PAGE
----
There has been a huge popularity explosion in the hunting world around hog hunting because they have become a major nuisance in this country. This is due to the rapid growth of the feral hog population. Feral hogs have no natural predators at maturity and begin to reproduce as young as 7 months old. They have an average of 4 to 6 piglets two times a year. There is an estimated population of feral hogs between 4 and 5 million currently. This is leaving a wake of destruction wherever feral hogs are found. There is an estimated $1.5 billion of crop damage due to these pigs each year.
Because hogs are cunning, they will often act nocturnal due to hunting pressure. This is why it is popular to hunt hogs at night. If you are a hunter wishing to hunt down the feral hog with night vision, you might have some hurdles to overcome.
The intelligence of the hog, the hardiness of the animal itself, and night hunting laws are just a few hurdles. Let’s explore more in depth the hurdle around night vision and hunting feral hogs at night.
The most important factor to be aware of when it comes to hunting feral hogs at night is knowing whether or not it is legal in your state. You need to educate yourself on night-hunting laws in your state as well as the legality of using night vision. Some states prohibit the use of night vision and some states will not allow you to hunt at night.
If you have determined that it is legal to hunt feral hogs with night vision in your state, the next thing to consider is the night vision equipment that you will use. It is very important that you secure a thermal or night vision device that will allow you to clearly distinguish whether or not you are aiming at a feral pig vs a deer. Feral pigs like undergrowth and cover, and many of your shots should be inside 100 yards. Make sure that the night vision scope or thermal scope that you choose allows you to clearly determine what you are shooting at so that you don’t wind up in hot water if you accidentally shoot something that is illegal to hunt at night.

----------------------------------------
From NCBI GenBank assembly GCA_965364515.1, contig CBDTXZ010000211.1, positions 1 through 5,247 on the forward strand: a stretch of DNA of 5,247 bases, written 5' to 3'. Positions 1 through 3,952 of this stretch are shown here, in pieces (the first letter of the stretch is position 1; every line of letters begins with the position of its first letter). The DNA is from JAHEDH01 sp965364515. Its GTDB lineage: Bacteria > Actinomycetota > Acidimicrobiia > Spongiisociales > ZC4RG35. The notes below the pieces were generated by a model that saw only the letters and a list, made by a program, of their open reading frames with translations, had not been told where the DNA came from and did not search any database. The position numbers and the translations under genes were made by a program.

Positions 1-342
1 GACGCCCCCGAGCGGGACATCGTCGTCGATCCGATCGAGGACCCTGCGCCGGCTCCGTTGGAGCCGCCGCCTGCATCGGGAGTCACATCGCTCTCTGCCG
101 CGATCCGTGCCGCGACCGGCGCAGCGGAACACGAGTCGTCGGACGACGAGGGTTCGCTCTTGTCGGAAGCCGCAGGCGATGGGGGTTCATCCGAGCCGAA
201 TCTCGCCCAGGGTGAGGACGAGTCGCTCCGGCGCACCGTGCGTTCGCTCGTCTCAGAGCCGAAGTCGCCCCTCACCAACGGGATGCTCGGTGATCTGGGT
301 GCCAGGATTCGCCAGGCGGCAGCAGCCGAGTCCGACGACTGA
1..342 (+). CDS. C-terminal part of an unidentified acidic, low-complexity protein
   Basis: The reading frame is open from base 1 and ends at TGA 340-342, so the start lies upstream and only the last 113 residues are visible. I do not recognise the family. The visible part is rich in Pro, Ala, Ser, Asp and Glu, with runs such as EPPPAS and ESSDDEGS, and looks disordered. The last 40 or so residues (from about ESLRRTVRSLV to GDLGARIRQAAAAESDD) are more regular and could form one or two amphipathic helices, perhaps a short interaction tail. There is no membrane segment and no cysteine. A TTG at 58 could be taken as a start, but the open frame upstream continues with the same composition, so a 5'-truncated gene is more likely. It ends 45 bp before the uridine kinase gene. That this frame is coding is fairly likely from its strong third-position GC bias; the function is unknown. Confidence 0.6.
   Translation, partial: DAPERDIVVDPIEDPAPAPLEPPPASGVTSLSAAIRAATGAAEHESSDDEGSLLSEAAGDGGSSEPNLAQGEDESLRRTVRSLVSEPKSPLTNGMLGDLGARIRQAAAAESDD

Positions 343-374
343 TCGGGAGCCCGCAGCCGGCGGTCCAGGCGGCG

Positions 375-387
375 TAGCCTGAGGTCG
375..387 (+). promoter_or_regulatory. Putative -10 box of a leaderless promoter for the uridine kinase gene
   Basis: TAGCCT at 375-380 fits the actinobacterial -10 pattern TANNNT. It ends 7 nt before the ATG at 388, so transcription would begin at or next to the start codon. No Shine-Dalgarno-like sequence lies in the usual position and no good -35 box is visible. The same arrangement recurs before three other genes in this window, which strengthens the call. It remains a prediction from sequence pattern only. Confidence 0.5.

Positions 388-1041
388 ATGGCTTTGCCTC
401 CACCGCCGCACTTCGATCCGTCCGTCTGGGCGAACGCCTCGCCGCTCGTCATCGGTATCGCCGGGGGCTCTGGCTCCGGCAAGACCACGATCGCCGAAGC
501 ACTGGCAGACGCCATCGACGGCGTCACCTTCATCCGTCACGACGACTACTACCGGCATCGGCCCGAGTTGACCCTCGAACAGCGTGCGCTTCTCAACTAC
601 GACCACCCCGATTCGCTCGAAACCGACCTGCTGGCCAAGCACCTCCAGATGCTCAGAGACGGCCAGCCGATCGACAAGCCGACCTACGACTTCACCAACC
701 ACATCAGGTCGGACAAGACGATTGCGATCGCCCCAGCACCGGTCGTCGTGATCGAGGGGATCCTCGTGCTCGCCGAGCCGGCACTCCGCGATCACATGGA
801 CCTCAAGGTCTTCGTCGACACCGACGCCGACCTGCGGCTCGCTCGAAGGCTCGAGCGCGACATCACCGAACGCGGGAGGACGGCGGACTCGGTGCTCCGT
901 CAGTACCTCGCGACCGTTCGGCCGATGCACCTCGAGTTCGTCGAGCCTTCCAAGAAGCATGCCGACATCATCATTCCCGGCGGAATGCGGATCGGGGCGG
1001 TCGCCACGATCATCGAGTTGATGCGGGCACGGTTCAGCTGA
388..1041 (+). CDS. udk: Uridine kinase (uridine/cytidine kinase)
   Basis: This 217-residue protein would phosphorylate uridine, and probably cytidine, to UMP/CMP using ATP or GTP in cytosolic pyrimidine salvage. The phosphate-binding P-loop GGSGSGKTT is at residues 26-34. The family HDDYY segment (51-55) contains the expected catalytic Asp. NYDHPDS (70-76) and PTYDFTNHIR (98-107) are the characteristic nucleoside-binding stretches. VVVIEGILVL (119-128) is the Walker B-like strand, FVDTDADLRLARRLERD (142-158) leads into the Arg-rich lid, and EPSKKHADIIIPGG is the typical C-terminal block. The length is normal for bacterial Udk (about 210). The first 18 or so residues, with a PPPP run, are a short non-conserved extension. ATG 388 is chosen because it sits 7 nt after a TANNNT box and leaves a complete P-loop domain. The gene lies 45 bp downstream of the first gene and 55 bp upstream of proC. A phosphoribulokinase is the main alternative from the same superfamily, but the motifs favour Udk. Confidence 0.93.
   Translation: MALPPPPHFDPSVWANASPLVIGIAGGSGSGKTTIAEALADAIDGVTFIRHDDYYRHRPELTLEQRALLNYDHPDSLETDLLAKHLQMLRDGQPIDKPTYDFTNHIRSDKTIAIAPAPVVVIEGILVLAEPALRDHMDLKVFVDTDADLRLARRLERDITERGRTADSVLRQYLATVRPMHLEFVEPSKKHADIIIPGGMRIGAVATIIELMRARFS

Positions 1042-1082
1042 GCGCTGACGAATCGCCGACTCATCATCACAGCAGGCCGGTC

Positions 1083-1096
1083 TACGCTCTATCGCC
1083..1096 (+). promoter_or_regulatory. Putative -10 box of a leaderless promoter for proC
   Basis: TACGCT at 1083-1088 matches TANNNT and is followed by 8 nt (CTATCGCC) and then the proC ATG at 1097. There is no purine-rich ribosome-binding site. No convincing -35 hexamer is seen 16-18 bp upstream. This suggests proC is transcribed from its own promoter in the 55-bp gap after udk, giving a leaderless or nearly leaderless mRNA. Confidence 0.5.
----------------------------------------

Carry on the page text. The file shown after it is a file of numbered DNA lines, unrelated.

While spotlighting hogs is a viable option, it is wise to remember that these hogs are incredibly smart and if they have already been shot at once by someone who has spotlighted them before, they will learn to associate the spotlight with death and run the next time. This is why the use of a night vision scope or a thermal scope is a better route to take.
Night vision scopes are typically more affordable than thermal scopes. You can buy a nice quality night vision scope starting at $400 while a thermal scope starts in the thousands. Both are great options for hunting feral hogs. With up to 5 million hogs destroying the land between California and Florida, you won’t be disappointed with the opportunity to hunt these feral pigs at night.